A Leg To Remember- Sarah's Last Days On The Trail

Our favorite times on the trail are defined by the people who take us in, the unbelievable views around a corner or at the top of a pass, and the bond between us tres chicas (locas!). For Sarah's 31st and last leg, after 2,500km (1,500 miles) through South America's Andean Cordillera and nine and a half months, we were lucky to experience it all.
Our first night out of Cerro de Pasco we were warmly welcomed into the small village of Pacoyan. They invited us to spend the night on mattresses in their gold mine-funded community center. As we were tucking ourselves in, a knock on the door brought three boys asking for a photo with us- with our camera. Subsequently it lead to photos with several Pacoyan youngsters, tea, cachanga (yet another style of fry bread), and good conversation with one of the town elders. We were thankful for a roof over our heads that night as apparently a thick layer of frost covers this high-altitude plain each morning. Instead of freezing in the tent, we were served breakfast in bed. Hot tea, more cachanga, and whole wheat rolls spiced with anis...mmm!

Gold mine shaped like a terraced pyramid
The initial boys who knocked on our door for a picture
The rest of the crew

Sarah, Shelley and Trinity enjoying a bedtime snack

Our comfortable accommodations in the community center- Shelley, Sarah and Trinity about to be served breakfast in bed

When I exited the community center the next day, a two-month old baby was thrown into my arms for a picture. Here we are very awkwardly wondering what to do. Shelley, Trinity, baby and Sarah.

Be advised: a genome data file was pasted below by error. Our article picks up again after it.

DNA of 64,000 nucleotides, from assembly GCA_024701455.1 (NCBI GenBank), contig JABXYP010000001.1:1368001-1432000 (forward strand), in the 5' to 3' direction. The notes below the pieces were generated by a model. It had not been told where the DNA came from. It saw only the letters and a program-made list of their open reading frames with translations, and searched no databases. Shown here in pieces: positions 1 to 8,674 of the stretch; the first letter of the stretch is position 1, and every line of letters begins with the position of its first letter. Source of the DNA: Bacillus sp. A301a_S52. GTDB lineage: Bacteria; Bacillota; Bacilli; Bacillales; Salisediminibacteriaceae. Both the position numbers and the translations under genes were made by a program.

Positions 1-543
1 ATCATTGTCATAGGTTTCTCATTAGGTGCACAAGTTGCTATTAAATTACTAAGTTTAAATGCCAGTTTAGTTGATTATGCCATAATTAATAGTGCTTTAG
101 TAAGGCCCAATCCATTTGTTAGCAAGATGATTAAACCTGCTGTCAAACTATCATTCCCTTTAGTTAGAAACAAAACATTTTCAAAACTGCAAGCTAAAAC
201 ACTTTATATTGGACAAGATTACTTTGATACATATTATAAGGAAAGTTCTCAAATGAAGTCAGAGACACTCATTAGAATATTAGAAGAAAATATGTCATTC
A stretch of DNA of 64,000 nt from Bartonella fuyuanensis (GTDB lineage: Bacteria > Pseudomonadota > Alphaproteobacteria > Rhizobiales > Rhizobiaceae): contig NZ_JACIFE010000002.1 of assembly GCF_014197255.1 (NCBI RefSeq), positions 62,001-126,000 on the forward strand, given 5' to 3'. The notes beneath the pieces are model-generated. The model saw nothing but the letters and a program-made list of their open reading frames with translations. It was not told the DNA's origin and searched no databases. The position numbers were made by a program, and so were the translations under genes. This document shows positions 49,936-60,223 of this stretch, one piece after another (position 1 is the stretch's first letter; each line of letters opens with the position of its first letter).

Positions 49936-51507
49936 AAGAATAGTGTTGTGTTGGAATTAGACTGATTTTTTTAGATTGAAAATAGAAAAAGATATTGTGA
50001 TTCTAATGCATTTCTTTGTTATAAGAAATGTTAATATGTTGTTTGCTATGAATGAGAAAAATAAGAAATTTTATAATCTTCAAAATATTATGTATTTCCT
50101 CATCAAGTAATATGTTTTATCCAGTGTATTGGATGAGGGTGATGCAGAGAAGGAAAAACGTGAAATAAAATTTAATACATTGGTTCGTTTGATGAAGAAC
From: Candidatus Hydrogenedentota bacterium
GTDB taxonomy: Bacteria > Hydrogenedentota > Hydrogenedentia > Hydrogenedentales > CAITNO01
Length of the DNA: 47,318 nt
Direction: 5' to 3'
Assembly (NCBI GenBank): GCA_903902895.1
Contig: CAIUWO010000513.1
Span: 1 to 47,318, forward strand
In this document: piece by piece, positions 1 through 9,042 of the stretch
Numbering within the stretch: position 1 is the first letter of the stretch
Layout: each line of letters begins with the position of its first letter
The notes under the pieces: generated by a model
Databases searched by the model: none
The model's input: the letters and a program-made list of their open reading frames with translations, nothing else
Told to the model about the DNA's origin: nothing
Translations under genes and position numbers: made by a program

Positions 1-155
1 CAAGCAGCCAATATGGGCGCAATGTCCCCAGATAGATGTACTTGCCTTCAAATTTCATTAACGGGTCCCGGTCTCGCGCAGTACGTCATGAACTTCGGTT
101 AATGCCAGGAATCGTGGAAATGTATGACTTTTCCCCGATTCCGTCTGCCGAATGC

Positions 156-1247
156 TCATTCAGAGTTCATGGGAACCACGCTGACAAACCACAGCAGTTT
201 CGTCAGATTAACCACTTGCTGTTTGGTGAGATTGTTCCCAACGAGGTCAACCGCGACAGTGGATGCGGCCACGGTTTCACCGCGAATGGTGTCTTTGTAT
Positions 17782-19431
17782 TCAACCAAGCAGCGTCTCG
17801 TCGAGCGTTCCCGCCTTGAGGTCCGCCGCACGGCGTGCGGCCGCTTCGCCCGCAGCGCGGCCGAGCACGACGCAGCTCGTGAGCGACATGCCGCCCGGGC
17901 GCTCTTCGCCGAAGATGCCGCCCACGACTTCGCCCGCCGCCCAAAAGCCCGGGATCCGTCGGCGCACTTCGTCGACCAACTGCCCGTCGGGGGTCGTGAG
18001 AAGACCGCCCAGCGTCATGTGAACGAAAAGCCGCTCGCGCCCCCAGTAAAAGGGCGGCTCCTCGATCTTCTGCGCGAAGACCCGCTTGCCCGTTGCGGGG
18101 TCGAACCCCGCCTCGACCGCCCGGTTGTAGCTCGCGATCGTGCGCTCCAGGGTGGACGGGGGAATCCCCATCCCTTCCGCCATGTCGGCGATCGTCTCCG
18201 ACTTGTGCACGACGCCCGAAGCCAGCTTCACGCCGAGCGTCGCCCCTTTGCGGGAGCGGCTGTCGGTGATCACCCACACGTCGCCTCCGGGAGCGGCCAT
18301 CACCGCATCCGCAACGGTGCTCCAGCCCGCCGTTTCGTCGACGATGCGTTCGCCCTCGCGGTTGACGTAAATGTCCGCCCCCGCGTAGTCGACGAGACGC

We left Pacoyan in an excellent mood- full bellies, big sky, and the open dirt road in front of us promising giant peaks in the distance. To celebrate the 4th of July, we dressed up with red, white and blue ribbons and bright lipstick and belted out every patriotic song we knew the lyrics to.

Big sky

Ribbons and lipstick for Independence Day! Sarah, Shelley and Trinity.

 After enjoying a few melodious hours on the road, we hitched to Chaqua after being informed in Pacoyan that the curving mountain road would take more time than we had allotted to get Sarah to Cajatambo in time to catch her flight (out of Lima) back to the USA. We were picked up by a silver mine supervisor (no doubt amused by our pigtails, ribbons and lipstick) who gave us a banana snack, paid for our lunch, stopped periodically for us to take pictures, and dropped us off past his own stop- talk about generous! He also innocuously videotaped us singing loudly while resting his camera on the gear shifter but we will ignore that…

Hitching to Chaqua

At the "foothills"

From Chaqua, we descended through the high alpine rocky valley to Oyón. Upon arrival we were immediately ushered into town by a nice ice cream vendor who showed us the way to the plaza’s hotel (where I saw two buckets of feces- someone cleaning up from their mountain hut?). He made one stop along the way to introduce us to a local snack of mazamorra de tocash (potato mush with healing properties) and mazamorra de maíz (corn mush). The corn mazamorra wasn’t too bad but the potato mazamorra tasted like the smell of our feet. Since we ate it out of our titanium cups, we were able to politely leave toting the questionable substance in our cups, and not give away that we did not like it. The next morning we noticed our oatmeal breakfast smelled and tasted funky- the mazamorra had penetrated our titanium cups! A trip first! We were able to rid them of the smell after a good scrubbing… ick!